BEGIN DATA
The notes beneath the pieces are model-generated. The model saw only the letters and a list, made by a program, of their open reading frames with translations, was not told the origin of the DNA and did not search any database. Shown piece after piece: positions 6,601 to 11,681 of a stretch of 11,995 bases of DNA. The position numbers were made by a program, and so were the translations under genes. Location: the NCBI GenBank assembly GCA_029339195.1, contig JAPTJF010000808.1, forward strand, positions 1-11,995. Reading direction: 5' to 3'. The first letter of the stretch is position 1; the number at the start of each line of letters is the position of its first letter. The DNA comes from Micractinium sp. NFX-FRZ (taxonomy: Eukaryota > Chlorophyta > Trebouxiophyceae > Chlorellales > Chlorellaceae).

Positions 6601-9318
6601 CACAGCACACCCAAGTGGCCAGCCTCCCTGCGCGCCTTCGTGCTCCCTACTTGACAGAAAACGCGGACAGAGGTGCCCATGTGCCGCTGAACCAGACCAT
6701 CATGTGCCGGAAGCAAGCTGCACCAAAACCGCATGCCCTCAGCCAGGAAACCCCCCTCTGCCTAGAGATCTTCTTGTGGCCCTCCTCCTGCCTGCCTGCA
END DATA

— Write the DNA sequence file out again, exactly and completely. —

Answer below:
The notes beneath the pieces are model-generated. The model saw only the letters and a list, made by a program, of their open reading frames with translations, was not told the origin of the DNA and did not search any database. Shown piece after piece: positions 6,601 to 11,681 of a stretch of 11,995 bases of DNA. The position numbers were made by a program, and so were the translations under genes. Location: the NCBI GenBank assembly GCA_029339195.1, contig JAPTJF010000808.1, forward strand, positions 1-11,995. Reading direction: 5' to 3'. The first letter of the stretch is position 1; the number at the start of each line of letters is the position of its first letter. The DNA comes from Micractinium sp. NFX-FRZ (taxonomy: Eukaryota > Chlorophyta > Trebouxiophyceae > Chlorellales > Chlorellaceae).

Positions 6601-9318
6601 CACAGCACACCCAAGTGGCCAGCCTCCCTGCGCGCCTTCGTGCTCCCTACTTGACAGAAAACGCGGACAGAGGTGCCCATGTGCCGCTGAACCAGACCAT
6701 CATGTGCCGGAAGCAAGCTGCACCAAAACCGCATGCCCTCAGCCAGGAAACCCCCCTCTGCCTAGAGATCTTCTTGTGGCCCTCCTCCTGCCTGCCTGCA